Activities

Tips for Visiting Hawai‘i Volcanoes National Park

January 2, 2015, 8:57 AM HST
* Updated January 2, 9:14 AM
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Hawaii Volcanoes National Park is a popular destination for visitors over the holidays.  Since Christmas, more than 4,400 people have explored the park’s many attractions.

The high amount of traffic makes for poor parking at peak hours (10 a.m. to 7 p.m.) – especially at popular areas like Kīlauea Iki, Thurston Lava Tube, Jagger Museum, and Kīlauea Visitor Center – and may detract from getting the full experience of the park’s magnificence.

But with a little planning and preparation, it’s easy to avoid the large crowds and enjoy a memorable visit, according to Acting Superintendent Rhonda Loh.

Park rangers have come up with some useful tips to help visitors make the most of their park experience:

  • Show up before 10 a.m. to explore Nāhuku (Thurston Lava Tube).  Parking will be available and the tube will likely be empty of visitors.  Early morning is also a prime time for bird watching on the surrounding trails.
  • Hiking Kīlauea Iki trail?  Get there by 8 a.m. and out by 10:30 a.m. to miss the crowds and fully experience the four-mile journey that is one of the most scenic and popular trails in the park.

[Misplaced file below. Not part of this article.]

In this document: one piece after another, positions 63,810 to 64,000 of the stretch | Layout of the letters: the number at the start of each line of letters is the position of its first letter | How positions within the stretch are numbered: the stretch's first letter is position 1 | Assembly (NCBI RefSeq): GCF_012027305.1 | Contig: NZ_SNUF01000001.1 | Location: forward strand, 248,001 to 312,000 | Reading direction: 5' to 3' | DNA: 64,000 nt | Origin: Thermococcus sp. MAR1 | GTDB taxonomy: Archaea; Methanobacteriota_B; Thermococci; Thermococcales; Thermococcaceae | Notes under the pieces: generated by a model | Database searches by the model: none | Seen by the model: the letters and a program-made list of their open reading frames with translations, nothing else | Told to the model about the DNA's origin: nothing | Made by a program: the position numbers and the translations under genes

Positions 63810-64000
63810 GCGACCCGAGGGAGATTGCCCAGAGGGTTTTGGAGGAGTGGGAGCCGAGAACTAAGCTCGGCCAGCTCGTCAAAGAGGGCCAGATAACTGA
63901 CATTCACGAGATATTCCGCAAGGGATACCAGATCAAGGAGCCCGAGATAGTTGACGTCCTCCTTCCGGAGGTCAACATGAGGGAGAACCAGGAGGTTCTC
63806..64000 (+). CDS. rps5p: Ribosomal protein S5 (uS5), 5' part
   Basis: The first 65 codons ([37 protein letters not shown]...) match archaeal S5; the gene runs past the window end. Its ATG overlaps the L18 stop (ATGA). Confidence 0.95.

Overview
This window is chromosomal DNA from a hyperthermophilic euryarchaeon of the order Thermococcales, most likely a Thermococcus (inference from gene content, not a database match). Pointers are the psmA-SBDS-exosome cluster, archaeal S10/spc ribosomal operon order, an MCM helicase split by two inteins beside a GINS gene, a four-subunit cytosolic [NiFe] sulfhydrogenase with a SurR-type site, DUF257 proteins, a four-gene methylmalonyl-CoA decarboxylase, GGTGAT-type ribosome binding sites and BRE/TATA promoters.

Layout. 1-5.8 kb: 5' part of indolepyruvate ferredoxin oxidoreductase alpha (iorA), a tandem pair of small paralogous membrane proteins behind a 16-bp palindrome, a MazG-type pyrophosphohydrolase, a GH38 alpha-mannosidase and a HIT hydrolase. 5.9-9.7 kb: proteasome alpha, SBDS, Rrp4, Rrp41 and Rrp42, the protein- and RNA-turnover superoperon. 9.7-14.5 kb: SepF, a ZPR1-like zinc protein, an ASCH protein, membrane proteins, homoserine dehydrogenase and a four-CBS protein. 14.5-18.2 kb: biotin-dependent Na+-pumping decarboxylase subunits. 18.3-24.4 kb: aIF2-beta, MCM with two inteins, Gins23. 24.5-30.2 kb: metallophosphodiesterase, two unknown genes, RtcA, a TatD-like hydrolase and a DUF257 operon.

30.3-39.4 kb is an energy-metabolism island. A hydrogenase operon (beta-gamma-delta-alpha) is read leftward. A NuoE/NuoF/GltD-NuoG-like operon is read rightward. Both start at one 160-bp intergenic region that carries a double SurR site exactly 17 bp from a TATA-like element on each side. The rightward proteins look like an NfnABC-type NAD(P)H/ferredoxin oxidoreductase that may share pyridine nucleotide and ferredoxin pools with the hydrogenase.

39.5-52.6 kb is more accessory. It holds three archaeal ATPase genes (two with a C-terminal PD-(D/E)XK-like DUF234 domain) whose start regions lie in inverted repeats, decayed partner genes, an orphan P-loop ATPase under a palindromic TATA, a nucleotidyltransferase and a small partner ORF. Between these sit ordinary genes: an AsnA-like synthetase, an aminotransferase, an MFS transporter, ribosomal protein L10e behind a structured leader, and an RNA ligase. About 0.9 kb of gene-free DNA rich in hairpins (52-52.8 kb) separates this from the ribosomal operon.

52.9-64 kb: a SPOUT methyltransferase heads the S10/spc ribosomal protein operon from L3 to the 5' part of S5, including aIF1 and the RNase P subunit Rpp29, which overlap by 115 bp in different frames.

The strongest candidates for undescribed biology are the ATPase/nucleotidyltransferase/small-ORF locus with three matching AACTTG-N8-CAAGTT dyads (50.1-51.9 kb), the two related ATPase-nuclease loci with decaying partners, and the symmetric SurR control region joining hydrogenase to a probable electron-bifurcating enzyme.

• Explore Chain of Craters Road.  The historic and scenic drive has many scenic points, pullouts, and lesser-known hikes like Mauna Ulu and the Pu‘uloa Petroglyphs.  It begins at the summit of Kīlauea and continues 19 miles east to Hōlei Sea Arch.
  • Catch the glow of Halema‘uma‘u crater before sunrise or after 9 p.m. when most visitors have left the lookout.  The park is open 24 hours a day.
  • Jaggar Museum gets the largest crowds after 5:30 p.m. (6,670 people were counted in one night this week).  Avoid peak hours to get the best view of the geological exhibits throughout the museum.  If you can’t make it outside of peak hours (10 a.m. to 7 p.m), park at Kīlauea Overlook and bring a flashlight and jacket to walk the short trail leading up to the museum.  Park staff can assist you in finding the overlook.  Another option is to catch the crater’s glow from a less-visited area like Keanakāko‘i, ‘Akanikōlea (Steam Vents), or Kīlauea Iki Overlook.
  • Mauna Loa Road is a worthy destination during peak hours if the weather’s good.  The scenic drive offers spectacular views through ancient forests and recent lava flows.  Stop off at Kīpukapuaulu for an easy, well-forested hike full of native plants, views, and birdwatching.  Continue further on the road to take in the view at the Mauna Loa Overlook at 6,662 feet.

  • Explore Kahuku.  The area is free to visit, never crowded, and open for public visits on Saturdays and Sundays.  The former ranch is located on the mauka (mountain) side of Highway 11 near mile marker 70.5 in the Ka‘ū district.

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